In this latest Reckless Sleepers project, choreographer Leen Dewilde and composer/SCO cellist Su-a Lee have devised a literal account of those words that cunningly swithers (wordlessly) between farcical brinkmanship and a process of unrelenting destruction. By the end, it's hard to avoid unnerving thoughts of our actions, our choices, actually leaving us without a leg (or a planet) to sit on.
Five women, including Su-a Lee, take saws to the chairs beneath them. The rasping notes of metal teeth on wood create a rhythmic soundscore that Lee subsequently counterpoints with looping textures on her cello, her bowing a visual echo of the sawing arms. Chairs tip and lurch, the women perch and re-balance, but saw on. Even when only sawdust remains as witness to their time, they start again on the other side of a dividing scrim, as if no lessons have been learned – unless Lee's eerily lovely playing of her saw is a hopeful reminder of how the arts, and creativity, can sometimes transcend scenes of devastation.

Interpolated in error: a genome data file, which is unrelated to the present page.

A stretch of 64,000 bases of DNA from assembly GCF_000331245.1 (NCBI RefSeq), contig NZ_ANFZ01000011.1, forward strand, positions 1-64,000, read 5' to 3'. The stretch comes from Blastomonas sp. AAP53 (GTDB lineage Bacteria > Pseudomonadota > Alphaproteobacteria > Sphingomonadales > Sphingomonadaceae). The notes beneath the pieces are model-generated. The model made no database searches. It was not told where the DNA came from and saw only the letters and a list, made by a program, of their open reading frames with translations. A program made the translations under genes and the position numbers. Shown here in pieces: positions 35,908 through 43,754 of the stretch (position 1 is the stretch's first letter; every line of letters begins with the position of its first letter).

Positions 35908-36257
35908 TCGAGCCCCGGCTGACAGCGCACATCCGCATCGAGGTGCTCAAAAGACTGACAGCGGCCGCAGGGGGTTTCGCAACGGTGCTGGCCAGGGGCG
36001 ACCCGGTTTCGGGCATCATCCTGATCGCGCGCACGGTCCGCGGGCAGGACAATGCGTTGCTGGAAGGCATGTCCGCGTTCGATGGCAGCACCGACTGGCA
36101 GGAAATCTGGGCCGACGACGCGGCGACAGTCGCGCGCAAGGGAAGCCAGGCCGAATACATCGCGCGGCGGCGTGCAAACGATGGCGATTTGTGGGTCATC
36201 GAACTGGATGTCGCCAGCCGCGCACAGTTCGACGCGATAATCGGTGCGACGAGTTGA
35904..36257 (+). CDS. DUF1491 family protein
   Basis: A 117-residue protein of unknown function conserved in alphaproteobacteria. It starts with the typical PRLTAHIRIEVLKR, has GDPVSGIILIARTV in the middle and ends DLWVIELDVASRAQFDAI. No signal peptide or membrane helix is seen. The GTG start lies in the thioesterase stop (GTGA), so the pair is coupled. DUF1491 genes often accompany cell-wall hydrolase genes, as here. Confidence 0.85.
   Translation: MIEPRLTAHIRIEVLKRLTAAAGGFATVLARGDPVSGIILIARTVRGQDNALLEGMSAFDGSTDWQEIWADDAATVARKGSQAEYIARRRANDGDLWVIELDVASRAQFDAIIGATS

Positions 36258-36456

This intriguing production was the first offering in Tramway's Rip It Up season, which continues until March, and on this evidence it will be well worth checking out.